Dispatches from the Drifts
Slipping into the World of North Woods Snowmobiling
(page 1 of 2)
Zorbaz in Detroit Lakes (or DL, as it’s known to locals) is billed as a “no zhirt, no zhoes, no problemz” kind of place. It’s a nondescript roadhouse, remarkable from the exterior only for its exzorbatant amount of colorful plastic banners, neon lights, and other alcohol-promoting schlock. Zorbaz is a family-owned, Cheers-feeling, softball team–sponsoring restaurant and bar that’s been serving motorcycle-riding, boat-towing, IROC-driving Minnesotans for the past 36 years. And when the snow falls, snowmobiles line up out front.
Inside, a crowd is gathered around a giant-screen TV, watching a NASCAR race. Ski pants hang on coat hooks and snowmobile helmets share tabletops with empty bottles. A sign near the bar reads, “Beer drinkers make better lovers.”
The Zorbaz staff encourages patrons to “Have zome fun.” And while the need to mentally substitute s’s for z’s quickly becomez annoying, the wholesome raunchiness of Zorbaz’s PG-13 nature is all just part of its charm. You can order a drink called Sex with the Bartender (“garnish with phone number”)—but you can also bring your kids.
Zorbaz is something of a snowmobiler scratching post, a perfect place for me to talk to a few real “beelin’” aficionados. But once inside, I feel a little like Luke Skywalker in the alien cantina scene in Star Wars—is it obvious that I’m not from around these parts? If I look out of place, no one seems to notice; most eyes are focused on the televisions, the repetitive zooming of cars circling the track.
I approach a crowd of middle-aged, sweatshirt-clad folks with a heap of winter outerwear piled next to their table and strike up a conversation with a woman whose long brown hair is covered with a skull-and-crossbones bandana. (“Helmet head,” she explains.) She tells me how she got started snowmobiling.
“If you live in Minnesota, you get into it,” she replies, “because there’s not much else to do.” She says that she and her friends snowmobile mostly as a social thing; today they’re out riding to a few different bars. I try to ask about sled types and brand names, but she quickly blows me off. “That, you’ve got to talk to men about.”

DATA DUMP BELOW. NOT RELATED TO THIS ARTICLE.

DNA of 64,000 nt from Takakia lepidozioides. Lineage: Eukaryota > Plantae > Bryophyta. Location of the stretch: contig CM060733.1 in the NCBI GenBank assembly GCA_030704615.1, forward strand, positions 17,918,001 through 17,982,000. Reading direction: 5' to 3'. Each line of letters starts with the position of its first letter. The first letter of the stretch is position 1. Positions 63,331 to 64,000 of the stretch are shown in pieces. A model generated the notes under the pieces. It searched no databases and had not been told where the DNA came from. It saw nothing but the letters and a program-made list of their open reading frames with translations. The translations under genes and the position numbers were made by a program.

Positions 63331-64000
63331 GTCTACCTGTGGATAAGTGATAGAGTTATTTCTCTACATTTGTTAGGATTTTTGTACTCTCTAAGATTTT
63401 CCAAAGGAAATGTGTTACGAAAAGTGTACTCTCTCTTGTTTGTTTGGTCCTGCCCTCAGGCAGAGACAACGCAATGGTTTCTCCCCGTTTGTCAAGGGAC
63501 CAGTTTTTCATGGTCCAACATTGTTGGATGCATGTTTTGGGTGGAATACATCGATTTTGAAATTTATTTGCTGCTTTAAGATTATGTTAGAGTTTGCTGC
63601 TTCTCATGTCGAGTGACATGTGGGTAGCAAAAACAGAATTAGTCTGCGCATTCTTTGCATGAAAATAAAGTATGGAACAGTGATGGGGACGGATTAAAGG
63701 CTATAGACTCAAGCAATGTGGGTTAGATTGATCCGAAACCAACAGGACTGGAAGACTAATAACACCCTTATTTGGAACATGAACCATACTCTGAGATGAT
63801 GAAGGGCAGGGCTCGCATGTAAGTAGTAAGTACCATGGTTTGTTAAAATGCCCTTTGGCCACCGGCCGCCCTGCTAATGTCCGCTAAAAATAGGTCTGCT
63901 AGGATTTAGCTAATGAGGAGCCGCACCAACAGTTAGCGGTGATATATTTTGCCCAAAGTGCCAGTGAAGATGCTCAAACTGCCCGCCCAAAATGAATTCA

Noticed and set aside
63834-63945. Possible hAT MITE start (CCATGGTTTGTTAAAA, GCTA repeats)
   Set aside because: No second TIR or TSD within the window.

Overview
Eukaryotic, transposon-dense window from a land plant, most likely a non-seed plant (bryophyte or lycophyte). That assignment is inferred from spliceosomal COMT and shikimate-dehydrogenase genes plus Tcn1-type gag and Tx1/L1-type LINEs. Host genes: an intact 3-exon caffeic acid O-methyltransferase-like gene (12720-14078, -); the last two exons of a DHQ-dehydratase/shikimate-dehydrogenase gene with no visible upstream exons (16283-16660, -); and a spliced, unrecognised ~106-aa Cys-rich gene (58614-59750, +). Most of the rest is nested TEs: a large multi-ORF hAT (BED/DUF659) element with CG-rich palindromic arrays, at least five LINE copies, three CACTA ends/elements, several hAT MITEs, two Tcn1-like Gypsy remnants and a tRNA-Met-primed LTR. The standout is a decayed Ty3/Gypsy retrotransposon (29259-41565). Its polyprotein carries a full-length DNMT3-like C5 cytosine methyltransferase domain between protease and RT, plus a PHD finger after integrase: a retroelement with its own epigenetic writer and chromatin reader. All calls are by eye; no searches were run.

I invite myself into a booth where a husband and wife, Dan and Laura, have just finished lunch with their friend John, a lanky guy wearing a Minnesota Wild jacket and cap. Laura is rather wholesome looking, with plain, short brown hair; Dan, by contrast, looks almost thuggish with his shaved head and tobacco-stained teeth. Dan and Laura say they’ve been out since 9 a.m. and will end up riding about 50 miles today. I ask them what they like about snowmobiling.
“It’s an escape,” Laura says, handing Dan a tin of Skoal. “To be able to get away from everything.”
“No cars, no phones,” Dan adds.
All three say they are impressed by the state’s network of groomed trails—more than 20,000 miles’ worth. “I’m not shittin’ ya,” John says. “You get up to Isabella, northwest of Duluth, up in that area, and the snowmobile trails, my God, you can go on them forever. If you wanted to, you could ride from here to Duluth.”
“They’re all linked to a bar somewhere,” Dan adds, then spits tobacco juice from the side of his mouth into an empty Pabst Blue Ribbon bottle.
Snowmobiling has always had something of a macho image. Billboards and brochures feature shiny machines leaping from the snow, frozen in a spray of white powder, each thrashing like a just-hooked muskie. The riders lean into turns, half-standing, knees bent, covered in black-and-white checkered-flag patterns and bright-colored flames. These icons of snow-borne speed are all about intensity, danger, and thrills—bad and badass, Hummer and Harley, daredevil and bat-outta-hell.
It seems so unpredictable, so reckless. Which is probably why I’ve never really liked snowmobiles on the few occasions when I’ve encountered them, driving on rural roads at night, wishing I could swat the headlights that dance in the ditches like so many buzzing gnats.
But one cold winter morning last January, I started to reconsider my bias. Stuck in heavy traffic, I pulled up next to a Ford F-250 trailering a couple of snowmobiles. Two guys sat in the cab, laughing, talking, drinking Mountain Dew from plastic bottles. I watched through the glass; the guys looked excited. Hell, they looked totally stoked. It was a Friday, big snow had fallen up north the night before, and they were probably skipping work. Maybe snowmobiling is fun, I thought, as I inched my aging Volvo forward. Would I like it? What is the appeal?
For many, the allure is sheer velocity. At least, that’s what the crowd at Zorbaz seems to think on the night I visit. John and Dan are engaged in a discussion of the differences between 440 cc sleds and 600 cc sleds, which I gather has something do to with the engine’s combustion chamber. I turn to ask Laura, “What about speed? Do you like riding fast?”
“If my snowmobile didn’t go over 45, I probably wouldn’t care,” she says. “I go 20 on the trails.” Dan shakes his head. I say Dan looks like he cares about speed.
“Cuz he’s a man,” John says. “Why would you want a regular Mustang car compared to a GT?”
I give John a blank look.
“More horse!” he says. “Braggin’ rights.”
“God forbid I’d have a faster snowmobile than my husband,” Laura says.
I realize that snowmobiling culture is still home to the type of rider that Skiing magazine once dubbed “Sledneckis americanus, the ham-faced, beaconless rube stuffed into a visored helmet, keg belly testing the seams of an oil-stained snowmobile suit.” The stereotype is far from extinct. But John, Dan, and Laura have piqued my curiosity; I want to find out the rest of snowmobiling’s story.